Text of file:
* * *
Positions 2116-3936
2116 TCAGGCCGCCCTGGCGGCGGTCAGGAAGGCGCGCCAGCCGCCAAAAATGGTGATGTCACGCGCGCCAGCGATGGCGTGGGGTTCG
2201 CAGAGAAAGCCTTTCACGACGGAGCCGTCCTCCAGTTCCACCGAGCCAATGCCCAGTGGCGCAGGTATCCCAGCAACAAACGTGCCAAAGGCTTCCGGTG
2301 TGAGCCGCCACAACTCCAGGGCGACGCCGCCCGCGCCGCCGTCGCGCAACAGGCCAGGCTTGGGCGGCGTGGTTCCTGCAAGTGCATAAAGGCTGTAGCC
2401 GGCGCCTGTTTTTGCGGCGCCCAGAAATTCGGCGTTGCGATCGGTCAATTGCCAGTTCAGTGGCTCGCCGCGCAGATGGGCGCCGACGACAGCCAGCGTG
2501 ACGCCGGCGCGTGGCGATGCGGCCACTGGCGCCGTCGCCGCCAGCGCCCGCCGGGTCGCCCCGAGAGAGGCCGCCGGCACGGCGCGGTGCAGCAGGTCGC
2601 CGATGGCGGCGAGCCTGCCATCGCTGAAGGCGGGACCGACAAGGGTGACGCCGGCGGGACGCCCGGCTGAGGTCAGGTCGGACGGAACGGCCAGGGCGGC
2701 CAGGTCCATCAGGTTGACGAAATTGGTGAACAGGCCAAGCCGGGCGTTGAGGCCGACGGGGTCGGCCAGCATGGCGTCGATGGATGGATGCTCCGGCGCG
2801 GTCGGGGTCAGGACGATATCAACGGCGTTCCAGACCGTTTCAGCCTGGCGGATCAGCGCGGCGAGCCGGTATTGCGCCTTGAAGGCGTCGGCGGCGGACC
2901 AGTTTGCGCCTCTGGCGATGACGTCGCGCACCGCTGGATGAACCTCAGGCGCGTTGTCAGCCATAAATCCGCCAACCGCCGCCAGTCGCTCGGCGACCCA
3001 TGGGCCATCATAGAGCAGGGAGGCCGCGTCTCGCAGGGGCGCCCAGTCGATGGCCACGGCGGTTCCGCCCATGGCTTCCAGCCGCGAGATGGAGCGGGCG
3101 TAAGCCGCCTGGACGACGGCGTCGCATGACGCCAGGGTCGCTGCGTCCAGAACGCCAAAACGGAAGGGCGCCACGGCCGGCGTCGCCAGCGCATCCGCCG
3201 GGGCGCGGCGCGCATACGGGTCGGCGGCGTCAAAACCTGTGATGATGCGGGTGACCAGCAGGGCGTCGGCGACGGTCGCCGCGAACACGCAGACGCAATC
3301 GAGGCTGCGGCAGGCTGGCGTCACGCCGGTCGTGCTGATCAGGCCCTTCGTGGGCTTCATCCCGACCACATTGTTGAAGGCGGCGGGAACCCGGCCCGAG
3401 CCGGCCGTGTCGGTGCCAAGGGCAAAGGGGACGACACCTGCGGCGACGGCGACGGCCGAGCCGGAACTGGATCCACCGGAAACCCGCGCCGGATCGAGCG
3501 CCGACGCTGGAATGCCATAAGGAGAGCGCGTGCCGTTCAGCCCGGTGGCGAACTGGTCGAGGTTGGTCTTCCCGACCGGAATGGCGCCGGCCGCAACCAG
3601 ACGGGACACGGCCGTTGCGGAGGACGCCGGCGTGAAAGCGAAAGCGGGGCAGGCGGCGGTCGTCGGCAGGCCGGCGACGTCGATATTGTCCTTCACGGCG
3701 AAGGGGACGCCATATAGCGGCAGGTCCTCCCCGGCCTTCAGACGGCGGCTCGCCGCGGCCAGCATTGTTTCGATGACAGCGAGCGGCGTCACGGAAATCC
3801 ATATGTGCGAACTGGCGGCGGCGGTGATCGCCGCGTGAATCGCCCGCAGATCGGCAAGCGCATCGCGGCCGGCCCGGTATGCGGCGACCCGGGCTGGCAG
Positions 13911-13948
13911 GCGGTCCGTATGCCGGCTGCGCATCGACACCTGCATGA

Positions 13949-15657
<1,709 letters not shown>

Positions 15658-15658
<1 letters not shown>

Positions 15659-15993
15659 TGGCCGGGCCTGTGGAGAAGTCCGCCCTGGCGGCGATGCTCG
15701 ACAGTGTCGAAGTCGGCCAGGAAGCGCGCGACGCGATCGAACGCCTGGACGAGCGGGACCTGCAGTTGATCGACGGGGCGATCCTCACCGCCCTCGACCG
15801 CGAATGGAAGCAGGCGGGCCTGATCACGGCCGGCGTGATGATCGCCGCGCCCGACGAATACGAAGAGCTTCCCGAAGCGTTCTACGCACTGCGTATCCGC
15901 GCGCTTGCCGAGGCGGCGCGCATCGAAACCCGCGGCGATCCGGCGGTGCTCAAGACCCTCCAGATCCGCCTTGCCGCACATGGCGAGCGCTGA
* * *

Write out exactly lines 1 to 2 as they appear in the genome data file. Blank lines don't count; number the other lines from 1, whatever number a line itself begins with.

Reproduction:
Positions 2116-3936
2116 TCAGGCCGCCCTGGCGGCGGTCAGGAAGGCGCGCCAGCCGCCAAAAATGGTGATGTCACGCGCGCCAGCGATGGCGTGGGGTTCG